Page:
Hong Kong Property Law stipulates that all land area belongs to the government, meaning that real estate is held under leasehold title. Thus, buyers sign an agreement for a lease effective from 50 to 999 years.
The process of buying property in Hong Kong is based on common law and is similar to England. Upon agreeing to make a purchase, the buyer pays a 5% deposit and signs the purchase agreement; another 5% is paid, and a formal agreement is signed two weeks later. The 90% balance is normally payable 6 to 8 weeks after. For those who can get a mortgage approved, only 70% will be covered. Also, broker fees are between 0.5% and 1% of the price, lawyer's fees about HK$6,000 (US$772.56) and stamp duty between 0.75% and 3.75% of the property price.
Property buyers are advised to scour all available spaces and seek help from real estate agents. Most agencies offer the service of lawyers to ensure negotiations and buying procedures are executed properly, and tax matters are carefully explained. The most popular agencies are Centaline and Midland.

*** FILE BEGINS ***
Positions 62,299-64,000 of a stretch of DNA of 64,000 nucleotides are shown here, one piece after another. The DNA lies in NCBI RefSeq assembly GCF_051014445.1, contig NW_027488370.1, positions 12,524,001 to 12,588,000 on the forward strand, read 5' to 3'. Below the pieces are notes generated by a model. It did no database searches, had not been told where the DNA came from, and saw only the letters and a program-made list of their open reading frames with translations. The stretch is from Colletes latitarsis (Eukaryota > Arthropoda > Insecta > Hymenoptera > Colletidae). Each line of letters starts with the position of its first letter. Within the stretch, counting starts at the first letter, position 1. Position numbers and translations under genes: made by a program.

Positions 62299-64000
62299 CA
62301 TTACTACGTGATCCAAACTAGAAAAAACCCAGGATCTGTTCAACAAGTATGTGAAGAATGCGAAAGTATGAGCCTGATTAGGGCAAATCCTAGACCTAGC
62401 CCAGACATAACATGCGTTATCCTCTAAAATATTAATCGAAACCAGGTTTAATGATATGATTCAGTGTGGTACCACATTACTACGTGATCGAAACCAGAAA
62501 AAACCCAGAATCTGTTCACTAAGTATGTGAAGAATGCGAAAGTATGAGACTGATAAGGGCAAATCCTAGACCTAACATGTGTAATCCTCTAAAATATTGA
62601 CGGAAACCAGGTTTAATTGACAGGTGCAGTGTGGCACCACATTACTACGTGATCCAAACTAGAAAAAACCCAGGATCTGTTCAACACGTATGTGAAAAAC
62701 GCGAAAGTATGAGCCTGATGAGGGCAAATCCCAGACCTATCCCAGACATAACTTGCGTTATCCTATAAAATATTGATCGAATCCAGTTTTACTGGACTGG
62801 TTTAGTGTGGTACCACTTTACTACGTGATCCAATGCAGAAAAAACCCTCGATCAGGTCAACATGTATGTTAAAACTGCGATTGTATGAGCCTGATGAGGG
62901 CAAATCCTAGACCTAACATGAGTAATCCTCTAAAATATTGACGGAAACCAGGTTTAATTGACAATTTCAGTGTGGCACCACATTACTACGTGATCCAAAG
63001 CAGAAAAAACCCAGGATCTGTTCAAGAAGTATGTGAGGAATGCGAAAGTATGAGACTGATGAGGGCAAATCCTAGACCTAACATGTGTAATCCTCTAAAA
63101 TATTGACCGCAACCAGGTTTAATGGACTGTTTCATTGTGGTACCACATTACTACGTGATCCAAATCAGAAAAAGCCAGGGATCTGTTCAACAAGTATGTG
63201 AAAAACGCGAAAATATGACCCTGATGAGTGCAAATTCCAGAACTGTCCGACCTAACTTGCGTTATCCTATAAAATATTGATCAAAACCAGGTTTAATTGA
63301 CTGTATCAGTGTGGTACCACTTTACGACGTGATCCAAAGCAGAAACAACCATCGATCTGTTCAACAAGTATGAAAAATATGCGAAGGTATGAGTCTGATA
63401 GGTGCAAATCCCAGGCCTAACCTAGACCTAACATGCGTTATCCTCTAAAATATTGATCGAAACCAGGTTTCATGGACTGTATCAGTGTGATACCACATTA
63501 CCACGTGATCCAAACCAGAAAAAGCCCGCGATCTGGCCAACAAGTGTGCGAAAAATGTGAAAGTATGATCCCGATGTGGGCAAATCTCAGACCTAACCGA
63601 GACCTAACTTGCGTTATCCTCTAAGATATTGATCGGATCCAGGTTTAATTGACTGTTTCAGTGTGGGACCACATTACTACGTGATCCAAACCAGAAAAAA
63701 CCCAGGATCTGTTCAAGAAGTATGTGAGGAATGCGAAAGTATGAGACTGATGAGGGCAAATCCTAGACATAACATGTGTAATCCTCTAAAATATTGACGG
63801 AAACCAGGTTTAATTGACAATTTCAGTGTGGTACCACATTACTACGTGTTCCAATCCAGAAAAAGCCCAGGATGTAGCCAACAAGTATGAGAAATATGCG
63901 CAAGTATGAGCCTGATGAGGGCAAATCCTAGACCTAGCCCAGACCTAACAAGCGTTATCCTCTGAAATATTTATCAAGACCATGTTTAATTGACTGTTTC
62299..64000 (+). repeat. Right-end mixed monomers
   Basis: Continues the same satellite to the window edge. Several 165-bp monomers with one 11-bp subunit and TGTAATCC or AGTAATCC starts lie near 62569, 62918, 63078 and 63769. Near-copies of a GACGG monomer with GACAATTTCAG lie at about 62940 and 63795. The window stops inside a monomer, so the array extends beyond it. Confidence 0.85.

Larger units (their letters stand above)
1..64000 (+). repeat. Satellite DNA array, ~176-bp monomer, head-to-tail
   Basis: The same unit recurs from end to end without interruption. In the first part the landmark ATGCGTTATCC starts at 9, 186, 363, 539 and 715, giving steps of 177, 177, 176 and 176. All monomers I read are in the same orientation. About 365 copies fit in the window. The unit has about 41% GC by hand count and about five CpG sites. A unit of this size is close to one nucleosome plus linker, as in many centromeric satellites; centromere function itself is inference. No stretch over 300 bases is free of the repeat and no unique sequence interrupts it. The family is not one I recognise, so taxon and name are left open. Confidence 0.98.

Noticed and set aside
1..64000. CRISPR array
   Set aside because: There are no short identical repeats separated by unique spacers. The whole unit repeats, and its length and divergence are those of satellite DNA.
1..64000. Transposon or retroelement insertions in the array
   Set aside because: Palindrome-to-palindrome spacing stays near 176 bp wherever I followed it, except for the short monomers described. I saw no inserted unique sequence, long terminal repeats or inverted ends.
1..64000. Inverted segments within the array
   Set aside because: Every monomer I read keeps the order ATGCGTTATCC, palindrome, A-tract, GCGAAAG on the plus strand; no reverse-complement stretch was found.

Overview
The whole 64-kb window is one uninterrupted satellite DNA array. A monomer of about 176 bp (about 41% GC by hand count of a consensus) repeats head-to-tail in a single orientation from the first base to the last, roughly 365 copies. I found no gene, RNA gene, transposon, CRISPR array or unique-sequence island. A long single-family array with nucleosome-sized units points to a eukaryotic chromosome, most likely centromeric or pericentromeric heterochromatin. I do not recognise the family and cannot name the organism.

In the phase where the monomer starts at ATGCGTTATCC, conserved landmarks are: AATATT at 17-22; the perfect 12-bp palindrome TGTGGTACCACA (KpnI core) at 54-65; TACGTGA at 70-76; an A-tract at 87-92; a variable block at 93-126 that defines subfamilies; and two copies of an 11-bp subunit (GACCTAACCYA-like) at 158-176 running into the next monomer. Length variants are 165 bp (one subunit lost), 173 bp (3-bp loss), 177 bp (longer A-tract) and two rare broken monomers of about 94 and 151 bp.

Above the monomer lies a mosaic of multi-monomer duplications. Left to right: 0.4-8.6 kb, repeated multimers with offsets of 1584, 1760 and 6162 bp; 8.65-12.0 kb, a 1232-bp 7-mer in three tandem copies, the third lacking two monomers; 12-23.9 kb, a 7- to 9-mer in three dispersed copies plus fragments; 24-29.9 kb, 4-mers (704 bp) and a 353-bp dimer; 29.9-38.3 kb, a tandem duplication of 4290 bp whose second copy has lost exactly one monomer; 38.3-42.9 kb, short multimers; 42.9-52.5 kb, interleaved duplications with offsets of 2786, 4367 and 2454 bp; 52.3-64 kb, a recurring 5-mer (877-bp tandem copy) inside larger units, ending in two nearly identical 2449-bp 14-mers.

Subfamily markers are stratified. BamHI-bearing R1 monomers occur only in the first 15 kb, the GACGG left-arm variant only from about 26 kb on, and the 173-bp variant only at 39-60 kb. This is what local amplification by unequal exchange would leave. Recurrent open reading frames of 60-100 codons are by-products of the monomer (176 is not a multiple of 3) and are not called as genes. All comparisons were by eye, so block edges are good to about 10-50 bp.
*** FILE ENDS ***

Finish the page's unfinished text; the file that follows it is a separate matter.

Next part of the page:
If you are unconvinced about feng shui principles, then buying a property unit overlooking a cemetery or any unit on the fourth floor may work to your advantage, as these are less expensive, as four is considered unlucky in feng shui.
Since the Hong Kong government dropped regulatory controls within the telecommunications industry, consumers can save on mobile and overseas calls charges. Aside from this, the widespread usage of Internet and the stiff competition among the various wireless Internet providers result in lower charges.
The electricity supply being used in Hong Kong is 200/220 volts and 50 hertz. The monthly bill for a 1,000 square foot facility can range from HK$1,000 (US$128.76) to HK$1,500 (US$193.15) for average usage. Your water bill will cost around HK$1,000 (US$128.76) per month for a 1,000 square foot premise. Gas is better known as Towngas in Hong Kong. The Hong Kong China Gas Company has monopolised the gas market. An approximate amount of HK$500 (US$64.38) is good for a 1,000 square foot property per month.